Monday, February 22, 2010

Stumbling Backwards Into the Future: ebooks and Territorial Copyright

The publishing industry is at a very early stage in working out the best way to proceed with ebooks and territoriality.

Right now book lovers around the world are being utterly antagonised. This is happening for the following reasons:

- Territorial rights are being bought for the 'Work', which is inclusive of all formats. This is right and proper and really shouldn't operate in any other way. Calls by literary agents and author associations for authors to withhold e-rights from traditional print publishers are wrong-headed and, like most things that essentially don't make sense in the real world, will quickly come to nothing.

- But publishers are falling into the mistake of running ebooks along the same familiar tracks as print books when it comes to exploiting these geographic rights. Whereas print books are invariably re-issued in the specific territorial edition, ebooks do not need, and shouldn't therefore be press-ganged into, the same analogue dynamic.   

- There is no need at all to 'issue' the ebook into a different territorial edition. All that needs to happen is that the revenue collected for sales into the appropriate territory OF THE ORIGINAL EBOOK needs to be now remitted BY THE ORIGINAL EBOOK PUBLISHER to the publisher who has bought the rights to that territory. There need be no cessation in supply. Amazon, Apple, B&N, Google, whoever, can provide sales data by territory. Amazon does that now for print books.  

- What is currently happening is quite absurd, utterly unnecessary and is alienating readers. Let's take a typical example: if a work, in simultaneous print and ebook editions, is first published in the US, then the ebook (barring any silly 'windowing' or withholding policy) is usually available globally, but only until that publisher or the author's agent sells Commonwealth rights. Then it suddenly, and infuriatingly, STOPS being available outside the US, and this state of affairs lasts for months and months while the Commonwealth publisher (my god how that term grates!) ambles up and publishes its own ebook edition.

- UK and Australian publishers have felt little urgency in releasing their ebook territorial versions, as the installed base of ebook readers has been, and still is, quite small. Why rush in and possibly undermine sales of the more expensive print book? Thankfully, over the next year or so we will see this dramatically change. The demand for the ebook will need to be satisfied.

- This is why Australian Kindle owners are so frustrated by not having available to them tens of thousands of ebook titles that are freely available to Americans. The same with Apple Apps. It is all so unnecessary. The mechanics of rights sales, production, versioning, etc, are not the problem. The barrier is conceptual.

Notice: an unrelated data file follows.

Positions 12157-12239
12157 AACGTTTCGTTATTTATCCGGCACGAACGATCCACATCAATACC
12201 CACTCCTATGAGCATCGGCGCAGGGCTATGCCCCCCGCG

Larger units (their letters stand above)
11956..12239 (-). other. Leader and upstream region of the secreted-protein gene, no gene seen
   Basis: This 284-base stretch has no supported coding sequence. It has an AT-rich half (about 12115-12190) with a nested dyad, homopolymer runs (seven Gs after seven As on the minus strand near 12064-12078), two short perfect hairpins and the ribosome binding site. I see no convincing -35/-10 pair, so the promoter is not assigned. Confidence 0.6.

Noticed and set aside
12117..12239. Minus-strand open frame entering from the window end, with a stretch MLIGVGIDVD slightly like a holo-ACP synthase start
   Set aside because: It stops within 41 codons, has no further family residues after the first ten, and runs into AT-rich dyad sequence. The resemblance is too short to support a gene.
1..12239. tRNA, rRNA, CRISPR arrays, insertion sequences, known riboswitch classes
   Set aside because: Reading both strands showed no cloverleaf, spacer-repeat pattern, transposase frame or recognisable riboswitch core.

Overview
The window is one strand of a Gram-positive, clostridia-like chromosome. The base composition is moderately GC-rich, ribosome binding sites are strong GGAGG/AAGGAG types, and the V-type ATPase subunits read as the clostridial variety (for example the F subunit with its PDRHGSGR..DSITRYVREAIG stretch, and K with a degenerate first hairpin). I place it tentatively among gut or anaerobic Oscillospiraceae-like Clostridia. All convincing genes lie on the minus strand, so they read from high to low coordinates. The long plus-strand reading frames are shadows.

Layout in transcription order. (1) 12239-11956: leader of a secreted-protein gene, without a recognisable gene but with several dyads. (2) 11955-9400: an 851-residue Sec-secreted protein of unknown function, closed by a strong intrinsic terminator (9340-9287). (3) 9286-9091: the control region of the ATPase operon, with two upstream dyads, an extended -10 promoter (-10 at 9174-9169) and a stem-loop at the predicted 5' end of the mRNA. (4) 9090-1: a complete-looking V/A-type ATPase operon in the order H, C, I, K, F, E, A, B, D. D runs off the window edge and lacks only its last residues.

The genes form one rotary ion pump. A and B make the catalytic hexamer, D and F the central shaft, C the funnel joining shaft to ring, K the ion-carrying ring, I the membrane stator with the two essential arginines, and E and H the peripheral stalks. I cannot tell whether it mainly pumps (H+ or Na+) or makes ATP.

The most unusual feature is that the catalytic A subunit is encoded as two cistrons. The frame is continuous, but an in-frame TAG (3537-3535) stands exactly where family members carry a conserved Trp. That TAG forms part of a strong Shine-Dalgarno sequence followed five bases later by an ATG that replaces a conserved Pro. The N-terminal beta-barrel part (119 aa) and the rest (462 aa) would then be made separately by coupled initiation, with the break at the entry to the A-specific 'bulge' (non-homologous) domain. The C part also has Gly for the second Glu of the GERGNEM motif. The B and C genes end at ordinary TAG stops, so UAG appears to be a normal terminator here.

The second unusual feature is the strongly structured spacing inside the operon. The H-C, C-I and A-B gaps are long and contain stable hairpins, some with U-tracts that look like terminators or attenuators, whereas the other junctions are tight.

- Which bring me to my final observation about how all this is playing out. It is extremely frustrating to me that e-wholesalers and e-retailers like Amazon, Apple, Kobo, etc are willingly partnering with publishers in this backwards stumble into the future. Unlike for printed books, these new world, glitzy digital entities are refusing to supply whole swathes of global consumers because of restrictive, geographic covenants they've entered into with publishers, that force them to honor territorial deals publishers do with each other. It's a clear breach of common and accepted retail practice. Don't get me wrong: publishers are right to do the deals. But retailers are wrong to withhold supply to their customers on the basis of a crass, geographic discrimination.

- It's even worse than allowing publishers to take away from you the power of pricing by forcing you onto an 'agency' model of supply (shame on you Amazon, for your degrading capitulation to Macmillan). That bad publishing strategy will soon come unstuck I'm sure. Give it a couple of years at the most. Publishers have no business dictating pricing to retailers. (It's quite illegal in Australia anyway, thank god!)

- The question for readers is: how long do we have to wait for publishers to focus primarily on the needs of consumers and work out a sensible path into the future, one free of awkward, analogue dead ends and blockages that have no place on the celesial highway? 


JD said...

Huzzah! Finally someone (else) has spelled out the absurdity of the whole situation! I've just put a similar post on my blog, Peter. It was backed up by a very senior publishing industry source.

Dame Zara said...

I agree it's a frustrating and illogical state of affairs, but as I understand it it is primarily US publishers being (over)cautious about contractual agreements: they don't feel that they are legally able to sell ebook editions outside the US if foreign rights have been sold.

And it is *publishers* who are adding these geographic restrictions to ebook files at the conversion/DRM stage before they even get to retailers.

I've also been waiting for a 'rebel' retailer to test the waters by attempting a global open market in ebooks, but I don't think they're technically able to do it even if they wanted to.

Tim Coronel said...

(sorry, that last comment was from me: 'Dame Zara' is the nickname of my car -- Google thinks I am my car: sad)

Peter Donoughue said...

Thanks Tim. I'm not sure I agree with you re US publishers being too cautious. They are in fact just selling to Amazon, Sony, Apple and the like within the US, so it's the retailer who decides to accept the territorial restrictions and not supply to non-US customers.
You may well be right about the restrictions being forced by the publishers. Retailers have been lamely accepting this state of affairs though.
All parties need to get together to sort out a far better way of proceeding.